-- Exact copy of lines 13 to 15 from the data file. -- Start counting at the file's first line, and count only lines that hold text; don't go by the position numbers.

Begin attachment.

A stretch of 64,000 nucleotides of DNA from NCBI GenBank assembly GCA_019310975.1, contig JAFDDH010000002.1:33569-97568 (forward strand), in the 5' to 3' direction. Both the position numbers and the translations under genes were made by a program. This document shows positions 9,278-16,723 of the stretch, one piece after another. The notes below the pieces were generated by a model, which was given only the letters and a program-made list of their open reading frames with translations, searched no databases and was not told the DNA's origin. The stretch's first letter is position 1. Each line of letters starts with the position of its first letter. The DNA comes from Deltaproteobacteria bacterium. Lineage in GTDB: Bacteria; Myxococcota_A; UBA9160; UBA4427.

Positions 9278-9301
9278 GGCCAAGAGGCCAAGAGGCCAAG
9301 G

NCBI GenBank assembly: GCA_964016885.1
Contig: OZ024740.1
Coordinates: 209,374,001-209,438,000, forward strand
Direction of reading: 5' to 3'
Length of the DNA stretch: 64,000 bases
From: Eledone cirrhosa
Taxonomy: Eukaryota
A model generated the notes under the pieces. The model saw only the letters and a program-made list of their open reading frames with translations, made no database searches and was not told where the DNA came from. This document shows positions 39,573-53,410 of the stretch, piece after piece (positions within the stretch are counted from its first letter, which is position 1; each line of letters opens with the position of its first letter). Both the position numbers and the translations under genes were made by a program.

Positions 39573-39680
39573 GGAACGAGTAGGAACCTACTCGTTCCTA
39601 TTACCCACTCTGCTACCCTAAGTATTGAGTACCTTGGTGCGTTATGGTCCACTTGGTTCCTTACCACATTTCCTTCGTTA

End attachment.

Positions 39573-39680
39573 GGAACGAGTAGGAACCTACTCGTTCCTA
39601 TTACCCACTCTGCTACCCTAAGTATTGAGTACCTTGGTGCGTTATGGTCCACTTGGTTCCTTACCACATTTCCTTCGTTA